Bazooka Joe The Movie

Most movies and stories start from nothing. Just an idea in the head of a writer for a character or a story and it gets fleshed out from there. Some movies get “based” on something. Either a true story, or something from another medium like a comic book or novel or even video game. So why not go all the way and start a story based on… a bubblegum comic… like Bazooka Joe.

Yes, that’s right friends. That little comic strip that would be on the inside of your bubblegum wrapper is apparently set to get the big screen treatment. The folks over at Cinematical give us this:

Michael Eisner (who owns Topps, the co. that makes the gum) and his Tornante Co. are producing, and they’ve grabbed newcomer and fresh film graduate Mark Hammer to pen the script. Why a super-fresh newcomer? It seems that he had a spec that was so killer, it got him this gig.

So its safe to say they’re going to build the movie around the CHARACTER of Bazooka Joe ranther than the STORY of Bazooka Joe. Fair enough.

Honestly I don’t see any problem with this. It’s just a character, its their starting point, they’ll build something around it. Not sure how this is any different than starting with just a blank piece of paper.

I’ll give something like this a better chance at “success” than a video game movie any day since developing a video game movie come with a truck load of preconditions that the studios feel they have to meet (ie. You have to include this character, you have to include this event, you have to include this tag line, you have to include this action, you have to include this plot point, etc etc etc).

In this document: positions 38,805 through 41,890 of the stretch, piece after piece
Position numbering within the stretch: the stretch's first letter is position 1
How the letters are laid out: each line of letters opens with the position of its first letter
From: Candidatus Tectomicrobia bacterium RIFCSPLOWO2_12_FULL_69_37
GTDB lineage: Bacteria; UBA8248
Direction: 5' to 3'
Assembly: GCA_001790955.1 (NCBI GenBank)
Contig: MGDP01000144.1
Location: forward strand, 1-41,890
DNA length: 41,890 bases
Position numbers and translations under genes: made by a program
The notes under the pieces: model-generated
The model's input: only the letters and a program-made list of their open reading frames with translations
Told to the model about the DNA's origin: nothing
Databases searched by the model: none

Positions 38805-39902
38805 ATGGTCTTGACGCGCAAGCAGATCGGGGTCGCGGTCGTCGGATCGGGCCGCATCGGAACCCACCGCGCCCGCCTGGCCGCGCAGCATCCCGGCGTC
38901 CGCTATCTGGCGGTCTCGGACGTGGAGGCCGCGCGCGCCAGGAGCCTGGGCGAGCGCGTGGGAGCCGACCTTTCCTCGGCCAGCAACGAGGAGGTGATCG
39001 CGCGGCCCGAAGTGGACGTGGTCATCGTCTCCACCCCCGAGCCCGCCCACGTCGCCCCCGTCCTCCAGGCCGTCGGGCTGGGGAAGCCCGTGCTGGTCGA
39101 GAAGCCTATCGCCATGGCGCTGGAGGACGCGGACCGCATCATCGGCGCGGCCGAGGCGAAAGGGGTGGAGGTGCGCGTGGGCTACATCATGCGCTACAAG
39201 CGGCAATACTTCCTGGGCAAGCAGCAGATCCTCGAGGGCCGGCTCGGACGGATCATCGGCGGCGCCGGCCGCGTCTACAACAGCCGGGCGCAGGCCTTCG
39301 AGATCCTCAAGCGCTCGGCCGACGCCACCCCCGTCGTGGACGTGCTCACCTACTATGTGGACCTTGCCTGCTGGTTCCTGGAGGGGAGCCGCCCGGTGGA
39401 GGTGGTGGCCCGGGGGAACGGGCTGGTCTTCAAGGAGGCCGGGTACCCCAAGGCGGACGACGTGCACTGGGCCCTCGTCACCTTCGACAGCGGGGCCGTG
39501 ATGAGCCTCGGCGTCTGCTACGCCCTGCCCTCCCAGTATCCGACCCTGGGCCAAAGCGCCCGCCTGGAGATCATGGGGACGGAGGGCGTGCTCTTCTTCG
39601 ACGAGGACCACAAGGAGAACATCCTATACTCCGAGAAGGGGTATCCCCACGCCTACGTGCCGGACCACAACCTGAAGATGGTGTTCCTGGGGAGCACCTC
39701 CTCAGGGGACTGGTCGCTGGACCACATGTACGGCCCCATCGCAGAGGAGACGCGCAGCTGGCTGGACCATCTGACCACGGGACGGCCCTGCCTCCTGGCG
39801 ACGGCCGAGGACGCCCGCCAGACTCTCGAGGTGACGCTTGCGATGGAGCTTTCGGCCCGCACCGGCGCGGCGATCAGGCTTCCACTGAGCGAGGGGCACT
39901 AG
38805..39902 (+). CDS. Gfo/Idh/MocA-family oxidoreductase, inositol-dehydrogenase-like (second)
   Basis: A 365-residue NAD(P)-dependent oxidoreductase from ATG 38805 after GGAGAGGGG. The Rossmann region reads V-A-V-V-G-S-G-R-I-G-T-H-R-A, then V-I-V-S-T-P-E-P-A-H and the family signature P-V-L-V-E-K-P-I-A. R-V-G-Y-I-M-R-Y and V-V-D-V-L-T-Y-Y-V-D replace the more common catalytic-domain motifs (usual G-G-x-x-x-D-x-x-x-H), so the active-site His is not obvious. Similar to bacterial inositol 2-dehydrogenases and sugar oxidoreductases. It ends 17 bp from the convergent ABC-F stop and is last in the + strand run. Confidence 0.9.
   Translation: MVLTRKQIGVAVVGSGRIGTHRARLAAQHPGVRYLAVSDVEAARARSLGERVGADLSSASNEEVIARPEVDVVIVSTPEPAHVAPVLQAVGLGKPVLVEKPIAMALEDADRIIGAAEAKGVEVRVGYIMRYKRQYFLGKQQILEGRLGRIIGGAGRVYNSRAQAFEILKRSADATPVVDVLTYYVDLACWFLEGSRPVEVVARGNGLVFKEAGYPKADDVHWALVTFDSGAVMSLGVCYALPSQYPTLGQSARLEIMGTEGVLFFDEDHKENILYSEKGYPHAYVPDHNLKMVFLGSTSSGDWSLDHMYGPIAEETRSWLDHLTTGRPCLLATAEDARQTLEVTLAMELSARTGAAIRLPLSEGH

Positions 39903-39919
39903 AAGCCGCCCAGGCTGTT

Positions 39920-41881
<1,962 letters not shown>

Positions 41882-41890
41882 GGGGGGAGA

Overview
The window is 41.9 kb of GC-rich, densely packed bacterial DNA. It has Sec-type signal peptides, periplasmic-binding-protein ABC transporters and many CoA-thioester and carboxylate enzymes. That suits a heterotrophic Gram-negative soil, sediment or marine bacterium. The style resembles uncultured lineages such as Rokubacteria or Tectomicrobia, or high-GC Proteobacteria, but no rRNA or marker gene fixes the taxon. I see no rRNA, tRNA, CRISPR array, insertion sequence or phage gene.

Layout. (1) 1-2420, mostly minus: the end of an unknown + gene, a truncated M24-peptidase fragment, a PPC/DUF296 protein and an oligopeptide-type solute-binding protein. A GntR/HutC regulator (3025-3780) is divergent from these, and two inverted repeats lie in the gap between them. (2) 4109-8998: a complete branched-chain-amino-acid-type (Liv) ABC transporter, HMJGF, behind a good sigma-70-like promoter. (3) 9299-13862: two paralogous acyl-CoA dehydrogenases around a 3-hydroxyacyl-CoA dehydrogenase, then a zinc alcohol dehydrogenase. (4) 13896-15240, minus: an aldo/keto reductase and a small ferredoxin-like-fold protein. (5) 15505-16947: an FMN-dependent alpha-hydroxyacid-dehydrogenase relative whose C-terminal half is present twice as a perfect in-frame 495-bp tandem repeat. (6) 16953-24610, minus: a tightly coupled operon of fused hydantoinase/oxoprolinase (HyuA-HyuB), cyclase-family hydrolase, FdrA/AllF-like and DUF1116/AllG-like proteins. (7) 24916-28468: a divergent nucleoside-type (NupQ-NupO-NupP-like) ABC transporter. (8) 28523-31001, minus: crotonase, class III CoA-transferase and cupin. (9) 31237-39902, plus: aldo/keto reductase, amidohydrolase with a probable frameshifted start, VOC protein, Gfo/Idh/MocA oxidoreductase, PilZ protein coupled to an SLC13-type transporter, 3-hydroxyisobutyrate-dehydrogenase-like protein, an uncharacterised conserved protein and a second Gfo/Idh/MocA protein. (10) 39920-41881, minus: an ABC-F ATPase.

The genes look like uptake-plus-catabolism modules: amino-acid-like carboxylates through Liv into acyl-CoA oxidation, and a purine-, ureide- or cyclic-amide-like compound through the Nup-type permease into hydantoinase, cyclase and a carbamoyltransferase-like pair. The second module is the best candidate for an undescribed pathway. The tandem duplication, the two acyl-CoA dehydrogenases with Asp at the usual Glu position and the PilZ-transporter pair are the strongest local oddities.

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17 thoughts on “Bazooka Joe The Movie

  1. I think there is some precedent for kids candy in a movie.

    Remember the Garbage Pail Kids Movie?

    And remember how that turned out?

    Anyway, can’t wait for the Big League Chew movie to come out.

  2. I stand firm in the belief that ANY idea for a film has the potential to be great, as much as it has the potential to be horrible.

    Novel, TV show, comic book, video game, bubblegum comic… anything could be a source for an intelligent and fleshed out story. A few decades ago, would anyone have imagined that a film as intelligent and successful as Dark Knight could have been inspired by something as “silly” as a kids comic?

    Will this be any good? Who knows. But I would never write off a films potential based simply upon it’s source material.

  3. WTF? Most of the jokes on the comic weren’t even funny and when you bit into the gum it was as hard as a rock.

  4. For one moment I thought it was a joke.
    The next moment I was skeptical.

    A minute has since passed and aside from the needed yet gratuitous product placement, HELL YES this is a brilliant idea.
    Sadly, if they make it and at it is a hit, then will we get big screen versions of:

    * The Honeycomb Hideout?

    * The Adventures of the Geico Gekko Lizard? (Note: We DID get the short lived Caveman show)

    * M&M World?

    * The Taster’s Choice couple: Where Are They Now?

    Just wonderin’?

    1. Personally I am hoping for either a Jolly Green Giant movie, a Keebler Elves movie, or dare I say it… a Pillsbury Doughboy movie!

  5. Eisner: We’re making a movie about Bazooka Joe.

    Board Member: THE BUBBLEGUM GUY?!

    Eisner: Yes, all comics are getting adapted into film now.

    Board: $50million approved for Bazooka Joe movie.

    1. What do you mean “GREED”?

      Are you suggesting they’re making the movie to make money?

      Can you point me to a movie that WASN’T made to make money? I haven’t found one yet.

    2. John, i think what bigsampson meant was that Eisner is just capitalizing on the life of Bazooka Joe. See Bazooka Joe lived a long storied life that involved torment, love, heartbreak and misadventures. The story of his eye alone will require 6 peter jackson length films. A movie about bazooka joe can’t be done for profit or increased bubblegum sales, it should only be done for the betterment of mankind by showing us the status of the human condition through Joe’s existentialist life.

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